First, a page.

Re: Right to search without a warrant.
Posted by Carol on 7/05/06
On 7/03/06, Anthony Adams wrote:
>> My attorney is worrying me first because she is court
> appointed and people have said they don't help as much as they
> would if they were being paid.
That blanket statement is patently untrue. There are good
attorneys and bad attorneys just like there are good and bad
doctors, teachers and auto mechanics to name a few other
In many counties, I don't know about yours, there is no actual
public defender office so any attorney who does criminal defense
has to take a share of the court appointed cases. You might
actually have the best attorney in your county! And it doesn't
make any difference who is paying us, we have a duty to our
clients that we take very seriously. A court appointed client
deserves and gets as good a representation as someone who's
paying. Actually, some attorneys prefer court appointed because
they know they'll get paid for sure, can't garantee that with
private pay unless they have a huge retainer.
>Then the motion of discovery come back and after
> talking in private with the prosecuter.She told me they
> offered me 2 years and I should take it.By the way the motion
> proved nothing.
What does this mean? Are you saying the motion for discovery
proved nothing? Are you saying the discovery proved nothing?
By what standard are you judging that? The legally accepted
standards that the courts use or your own idea of proof?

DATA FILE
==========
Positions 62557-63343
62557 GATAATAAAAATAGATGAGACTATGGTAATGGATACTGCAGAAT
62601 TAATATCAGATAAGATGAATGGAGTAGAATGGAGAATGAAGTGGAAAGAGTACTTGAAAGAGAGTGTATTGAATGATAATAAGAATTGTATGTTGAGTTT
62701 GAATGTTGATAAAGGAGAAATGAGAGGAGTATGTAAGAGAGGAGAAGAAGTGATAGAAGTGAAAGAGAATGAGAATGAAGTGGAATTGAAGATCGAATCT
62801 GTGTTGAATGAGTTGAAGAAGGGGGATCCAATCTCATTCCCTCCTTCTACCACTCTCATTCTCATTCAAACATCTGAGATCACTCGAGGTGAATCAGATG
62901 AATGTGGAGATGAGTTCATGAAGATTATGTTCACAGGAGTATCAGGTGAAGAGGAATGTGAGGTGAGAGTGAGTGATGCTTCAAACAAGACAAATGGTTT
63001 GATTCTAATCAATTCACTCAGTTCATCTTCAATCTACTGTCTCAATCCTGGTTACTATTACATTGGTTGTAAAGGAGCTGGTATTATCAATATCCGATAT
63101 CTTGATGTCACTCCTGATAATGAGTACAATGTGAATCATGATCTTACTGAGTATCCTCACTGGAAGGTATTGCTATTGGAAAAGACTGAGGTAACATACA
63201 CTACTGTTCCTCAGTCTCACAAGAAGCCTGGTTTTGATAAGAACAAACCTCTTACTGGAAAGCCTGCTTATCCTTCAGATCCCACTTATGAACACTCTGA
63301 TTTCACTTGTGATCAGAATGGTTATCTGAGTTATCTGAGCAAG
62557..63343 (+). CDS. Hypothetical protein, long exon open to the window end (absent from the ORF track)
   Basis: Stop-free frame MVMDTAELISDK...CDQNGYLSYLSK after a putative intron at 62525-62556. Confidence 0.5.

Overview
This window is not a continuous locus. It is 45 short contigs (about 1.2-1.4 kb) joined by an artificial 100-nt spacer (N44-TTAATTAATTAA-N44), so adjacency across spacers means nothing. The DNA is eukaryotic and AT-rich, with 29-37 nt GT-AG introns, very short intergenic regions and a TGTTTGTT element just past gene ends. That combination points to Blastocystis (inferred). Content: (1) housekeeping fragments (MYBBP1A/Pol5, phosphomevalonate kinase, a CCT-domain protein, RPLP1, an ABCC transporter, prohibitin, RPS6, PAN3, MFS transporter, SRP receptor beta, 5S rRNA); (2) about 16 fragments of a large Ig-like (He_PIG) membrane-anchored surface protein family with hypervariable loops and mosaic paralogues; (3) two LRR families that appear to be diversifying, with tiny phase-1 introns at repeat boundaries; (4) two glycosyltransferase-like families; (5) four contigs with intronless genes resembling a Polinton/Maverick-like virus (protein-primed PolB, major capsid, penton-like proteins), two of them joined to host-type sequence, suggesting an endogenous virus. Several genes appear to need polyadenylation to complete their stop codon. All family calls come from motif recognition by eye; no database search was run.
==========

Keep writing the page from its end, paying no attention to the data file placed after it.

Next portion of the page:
>After asking if they had a right to search she
> told me that crystal meth was considered an ultra violent
> chemical and the needed no warrant.
This is called an exigent circumstance. Meth is a HUGE problem
in rural Ohio and is taken very, very, seriously. You can be
apprehended and searched for buying or having in your possession
just one or two of the ingredients for meth, which are entirely
legal to posess by themselves. Is this right? Is it justice?
no, I don't think so, but I didn't make the law.
> I am going to talk to an attorney and see what my options
> are.I thought financially my best bet would be a public
Go ahead and hire another attorney. but keep this in mind: it
is unethical for an attorney to talk to someone who already has
> My biggest question is without being able to see this meth lab
> from public property or property that they had permission to
> be on.how can they legally go on that property and search.
Your attorney has answered that question. I would imagine she
has also filed a suppression motion for the search, which
probably will not be successful, they almost never are.
> only way I know they would be allowed is if they would have
> chased someone on the property.
I hate to sound snooty, but that is why you have an attorney.
Just because you think the law says things one way doesn't mean
that it does. there's an old saying that the person who
represents themselves has a fool for a client. Meth is very
very serious. You are looking at prison. You are not helping
yourself by getting second opinions off a chat board. you need
to be working WITH your attorney, not against her.
Posts on this thread, including this one
- Right to search without a warrant., 7/02/06, by Anthony Adams.
- Re: Right to search without a warrant., 7/03/06, by Carol.
- Re: Right to search without a warrant., 7/03/06, by Anthony Adams.
- Re: Right to search without a warrant., 7/05/06, by Carol.
- Re: Right to search without a warrant., 7/05/06, by Anthony Adams.
- Re: Right to search without a warrant., 7/06/06, by Carol.